The Little Sister – The Relationship Between Art and Craft
When does craft become art? Historically, craft was an anonymous and wide ranging category, where artisans were largely unknown and their expertise were considered less academic. While fine arts relate more to the individual and intellect, craft focuses on manual skills. Dedicated craftsmen were mastering their art to perfection but despite their skill, craft was often considered to be the “little sister” of art – the one that no one listens to!
It was not until after the Renaissance, that craftsmen started to become better known. The art world has profoundly evolved since, and craft is finding its way into the spotlight. At this year’s Frieze London art fair there was a specially curated section called ‘Woven’, which brought together the work of several generations of artists who work with textiles, weaving, tapestries and embroidery.
Here at Kit Kemp Design, we always seek to encourage and promote craft; we feel true admiration for the craftspeople and that is certainly reflected in our designs.
Embroidery has existed almost as long as man has been able to produce fabrics. The word embroidery comes from the French word broderie, meaning embellishment. At Charlotte Street Hotel, I have used ‘Ashenwood’ in the Summer colourway, my design for Chelsea Textiles. This embroidery is made by hand using English wool and feels very bespoke and individual.
We have even tried our hand at crafting our own embroidered pieces. This ‘La Diosa de Oro‘ chair was designed and embroidered by Minnie Kemp, entirely by hand.
Picture frames can be works of art in their own right and at Firmdale, sometimes the frame makes the art. At The Soho Hotel, we framed handmade fabric flamingo toys with a tropical and vibrant background in a deep frame. This setting establishes a conversation between the two components and creates a story. To complement this traditional drawing of a King Charles spaniel in Brumus at Haymarket Hotel, we created a frame made from dog food cans, an unusual and contemporary finish to a classic piece of art.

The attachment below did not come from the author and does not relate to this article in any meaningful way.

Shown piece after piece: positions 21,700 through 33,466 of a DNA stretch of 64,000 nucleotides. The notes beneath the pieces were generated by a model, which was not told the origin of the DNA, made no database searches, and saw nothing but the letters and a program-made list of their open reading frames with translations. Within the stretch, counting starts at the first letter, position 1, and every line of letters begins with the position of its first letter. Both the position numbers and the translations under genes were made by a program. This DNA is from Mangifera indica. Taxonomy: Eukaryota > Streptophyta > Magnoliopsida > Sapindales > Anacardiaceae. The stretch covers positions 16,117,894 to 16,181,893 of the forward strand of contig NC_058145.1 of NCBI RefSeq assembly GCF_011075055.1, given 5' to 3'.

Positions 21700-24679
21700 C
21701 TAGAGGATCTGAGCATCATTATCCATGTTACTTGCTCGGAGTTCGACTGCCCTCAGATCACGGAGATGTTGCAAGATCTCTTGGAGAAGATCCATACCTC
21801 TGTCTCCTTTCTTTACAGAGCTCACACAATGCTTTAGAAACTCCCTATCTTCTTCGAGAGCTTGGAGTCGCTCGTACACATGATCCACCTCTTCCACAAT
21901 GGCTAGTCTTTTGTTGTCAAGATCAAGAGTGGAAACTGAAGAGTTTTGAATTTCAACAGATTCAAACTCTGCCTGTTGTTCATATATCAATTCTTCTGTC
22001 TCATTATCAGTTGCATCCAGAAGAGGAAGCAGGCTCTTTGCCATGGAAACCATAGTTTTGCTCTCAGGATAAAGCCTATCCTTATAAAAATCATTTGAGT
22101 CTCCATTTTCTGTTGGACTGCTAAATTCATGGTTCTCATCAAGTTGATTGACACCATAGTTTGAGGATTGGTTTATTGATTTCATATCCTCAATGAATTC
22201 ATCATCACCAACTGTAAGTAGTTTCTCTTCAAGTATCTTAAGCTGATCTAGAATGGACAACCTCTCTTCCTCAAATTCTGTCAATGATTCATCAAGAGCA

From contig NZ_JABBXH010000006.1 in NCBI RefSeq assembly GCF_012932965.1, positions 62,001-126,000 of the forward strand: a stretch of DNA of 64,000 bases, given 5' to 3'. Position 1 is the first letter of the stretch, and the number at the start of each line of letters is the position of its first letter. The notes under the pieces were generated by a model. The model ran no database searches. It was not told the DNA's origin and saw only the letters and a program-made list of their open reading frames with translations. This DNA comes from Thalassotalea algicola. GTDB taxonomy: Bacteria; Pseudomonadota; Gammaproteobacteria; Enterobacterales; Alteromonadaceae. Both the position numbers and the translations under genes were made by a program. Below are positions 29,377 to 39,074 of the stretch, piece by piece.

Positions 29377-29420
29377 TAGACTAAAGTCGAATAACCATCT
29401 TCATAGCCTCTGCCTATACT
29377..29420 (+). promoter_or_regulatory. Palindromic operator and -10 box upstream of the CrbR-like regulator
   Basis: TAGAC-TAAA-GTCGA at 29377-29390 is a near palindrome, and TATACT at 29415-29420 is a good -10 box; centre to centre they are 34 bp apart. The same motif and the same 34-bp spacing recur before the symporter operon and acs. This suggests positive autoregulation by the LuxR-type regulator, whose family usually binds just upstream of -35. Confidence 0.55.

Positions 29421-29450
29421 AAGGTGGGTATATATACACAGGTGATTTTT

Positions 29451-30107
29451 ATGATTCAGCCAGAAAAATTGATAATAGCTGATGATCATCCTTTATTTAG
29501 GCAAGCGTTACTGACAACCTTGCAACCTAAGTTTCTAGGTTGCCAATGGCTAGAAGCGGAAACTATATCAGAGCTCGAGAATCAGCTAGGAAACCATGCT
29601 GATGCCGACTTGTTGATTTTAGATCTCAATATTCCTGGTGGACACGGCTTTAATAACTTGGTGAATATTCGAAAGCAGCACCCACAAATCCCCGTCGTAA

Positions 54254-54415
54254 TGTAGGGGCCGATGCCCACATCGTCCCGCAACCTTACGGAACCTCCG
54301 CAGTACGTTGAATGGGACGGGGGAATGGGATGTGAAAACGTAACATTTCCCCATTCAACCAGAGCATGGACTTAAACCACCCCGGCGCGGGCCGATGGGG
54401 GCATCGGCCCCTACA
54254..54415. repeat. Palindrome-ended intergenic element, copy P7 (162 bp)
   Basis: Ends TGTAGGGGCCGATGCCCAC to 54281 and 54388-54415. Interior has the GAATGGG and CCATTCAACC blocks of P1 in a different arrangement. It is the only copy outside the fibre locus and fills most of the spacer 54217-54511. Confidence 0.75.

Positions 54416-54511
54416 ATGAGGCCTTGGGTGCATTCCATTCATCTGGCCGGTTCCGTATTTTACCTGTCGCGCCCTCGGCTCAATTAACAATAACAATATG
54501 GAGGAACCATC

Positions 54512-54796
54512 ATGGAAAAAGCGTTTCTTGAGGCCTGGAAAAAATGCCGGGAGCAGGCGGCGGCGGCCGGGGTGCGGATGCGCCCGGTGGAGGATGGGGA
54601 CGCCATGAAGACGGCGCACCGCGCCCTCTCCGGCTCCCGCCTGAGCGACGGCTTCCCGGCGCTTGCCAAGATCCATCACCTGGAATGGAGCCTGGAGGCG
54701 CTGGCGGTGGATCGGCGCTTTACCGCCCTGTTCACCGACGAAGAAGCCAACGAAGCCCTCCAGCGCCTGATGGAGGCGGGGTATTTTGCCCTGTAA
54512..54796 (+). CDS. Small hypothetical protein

Ceramic and Porcelain
Archaeologists have uncovered ceramics that date back to at least 24,000 BC, including figurines and daily objects such as vases and plates.
At Ham Yard Hotel we have a collection of beautifully glazed plates. These have been framed in Perspex and displayed in a way that elevates them to artworks.
For my collaboration in the loft at Bergdorf Goodman, we worked with a talented ceramic artist who creates original novelty ware inspired by 19th century Staffordshire ceramics. We re-imagined our favourite Mythical Creatures, inspired by my fabric for Chelsea Textiles, into handmade and completely unique ceramic candlesticks.
In Haymarket Hotel’s Room 101, we have displayed a collection of exquisite teapots. Varying in height and shape, each teapot tells a story and is proudly displayed in this beautiful vitrine.
Weaving is a method of textile production in which two distinct sets of yarns or threads are interlaced at right angles to form a fabric or cloth.
Mary Restieaux is a master weaver whose beautiful Ikat art, termed ‘Poetry of the Loom’, is often included in our hotels. In Ham Yard Restaurant, Mary’s Ikat weaves take centre stage and is displayed as a work of art in a simple black frame.
Craft will always be art at Firmdale Hotels and this ‘little sister’ will always have a strong voice in our designs.
Discover more about our appreciation of craft in the November issue of Hospitality Design, edited by Kit Kemp.